Australia

Details

  • Service: Tax, Corporate Tax
  • Type: Regulatory update
  • Date: 20/06/2013

Tax Insights

KPMG's analysis of tax issues and developments.

Keat Kwan

Keat Kwan
Director, Tax

+61 2 9335 8189

kkwan@kpmg.com.au

PAYG and franking accounts 

by Keat Kwan, Corporate Tax Specialist

In the current economic environment, many companies have faced a downturn in earnings but have maintained the payment of franked dividends.

The quantum and timing of pay as you go (PAYG) instalments becomes important to avert a potential franking deficit at year end and the application of the 30 percent reduction in offset penalty where franking deficits tax is paid.

 

To deal with this, some companies have contemplated an upward variation to the 3rd quarter, or alternatively, a variation to the 4th quarter with payment on or before 30 June. However, Australian Taxation Office (ATO) ID 2004/836 does not confirm that a franking credit can arise on 30 June. The latest ATO technical view is that no franking credit arises until 1 July or after.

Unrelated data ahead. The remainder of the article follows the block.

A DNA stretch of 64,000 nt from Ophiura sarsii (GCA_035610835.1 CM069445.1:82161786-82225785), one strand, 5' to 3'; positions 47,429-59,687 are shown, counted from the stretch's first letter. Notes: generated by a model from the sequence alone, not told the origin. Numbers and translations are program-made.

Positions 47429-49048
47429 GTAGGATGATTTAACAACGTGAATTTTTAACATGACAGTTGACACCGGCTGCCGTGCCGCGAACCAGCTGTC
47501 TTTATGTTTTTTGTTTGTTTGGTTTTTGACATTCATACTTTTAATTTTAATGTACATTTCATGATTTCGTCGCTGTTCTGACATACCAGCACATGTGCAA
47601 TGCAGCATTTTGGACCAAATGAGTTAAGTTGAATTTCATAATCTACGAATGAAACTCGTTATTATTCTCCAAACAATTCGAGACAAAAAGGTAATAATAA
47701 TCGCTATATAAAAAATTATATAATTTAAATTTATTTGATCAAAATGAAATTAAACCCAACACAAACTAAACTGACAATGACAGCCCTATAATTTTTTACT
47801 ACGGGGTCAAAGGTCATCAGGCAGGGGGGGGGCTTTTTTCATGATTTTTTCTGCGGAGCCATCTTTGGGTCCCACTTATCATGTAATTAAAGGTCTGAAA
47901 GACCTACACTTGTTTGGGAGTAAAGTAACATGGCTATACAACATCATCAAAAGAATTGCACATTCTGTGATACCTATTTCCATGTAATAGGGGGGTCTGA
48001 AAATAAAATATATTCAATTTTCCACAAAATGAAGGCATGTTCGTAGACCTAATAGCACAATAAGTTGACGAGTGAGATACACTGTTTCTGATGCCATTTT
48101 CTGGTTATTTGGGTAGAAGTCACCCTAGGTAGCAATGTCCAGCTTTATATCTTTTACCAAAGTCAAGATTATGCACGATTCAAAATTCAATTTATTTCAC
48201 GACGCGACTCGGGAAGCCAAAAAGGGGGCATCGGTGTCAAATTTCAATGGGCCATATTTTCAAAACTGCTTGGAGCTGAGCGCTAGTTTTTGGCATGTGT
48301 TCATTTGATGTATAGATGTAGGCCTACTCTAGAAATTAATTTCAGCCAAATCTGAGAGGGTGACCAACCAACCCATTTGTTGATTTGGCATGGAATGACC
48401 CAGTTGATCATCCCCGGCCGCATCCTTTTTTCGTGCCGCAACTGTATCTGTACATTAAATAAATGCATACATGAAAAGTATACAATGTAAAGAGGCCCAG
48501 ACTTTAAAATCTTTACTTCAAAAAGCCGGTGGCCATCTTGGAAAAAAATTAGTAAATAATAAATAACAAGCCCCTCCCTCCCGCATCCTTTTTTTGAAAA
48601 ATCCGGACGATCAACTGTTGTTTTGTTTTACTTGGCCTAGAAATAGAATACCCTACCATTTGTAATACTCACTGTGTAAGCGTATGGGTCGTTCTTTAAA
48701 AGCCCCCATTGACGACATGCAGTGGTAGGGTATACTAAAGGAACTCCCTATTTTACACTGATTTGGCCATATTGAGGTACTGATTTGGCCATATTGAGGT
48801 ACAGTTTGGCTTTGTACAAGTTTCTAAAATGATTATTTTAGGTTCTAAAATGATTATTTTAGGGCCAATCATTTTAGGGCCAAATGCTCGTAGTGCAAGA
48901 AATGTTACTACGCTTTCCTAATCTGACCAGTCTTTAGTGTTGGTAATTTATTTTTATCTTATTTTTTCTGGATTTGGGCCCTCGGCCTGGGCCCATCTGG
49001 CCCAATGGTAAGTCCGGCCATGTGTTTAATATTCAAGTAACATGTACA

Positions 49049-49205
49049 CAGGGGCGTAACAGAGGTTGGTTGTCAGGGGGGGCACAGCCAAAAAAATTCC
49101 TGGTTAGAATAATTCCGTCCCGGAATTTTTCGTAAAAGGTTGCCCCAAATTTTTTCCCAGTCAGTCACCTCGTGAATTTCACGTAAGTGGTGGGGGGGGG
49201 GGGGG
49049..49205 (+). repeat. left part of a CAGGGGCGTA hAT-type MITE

Given this, an upward variation to the 3rd quarter (or earlier quarter) which is supported by a robust tax payable projection and payment of the instalment before 30 June should be effective.

 

A variation can still be made even after 21 April through a revision mechanism allowed by the ATO but GIC will be payable.

 

A revision is allowed until the time the ATO generates the 4th quarter activity statement in its own system (typically generated in late May / early June). After this time, the ATO system will not allow a revision through the business or tax agent portals.

 

The ATO has accepted our submission to make a manual adjustment to the 3rd quarter activity statement in early June. Clearly early action is preferred.

 

This is equally relevant to SAP taxpayers. All taxpayers need to focus on likely year-end balances by the time the 3rd quarter is due, to avoid GIC.

 

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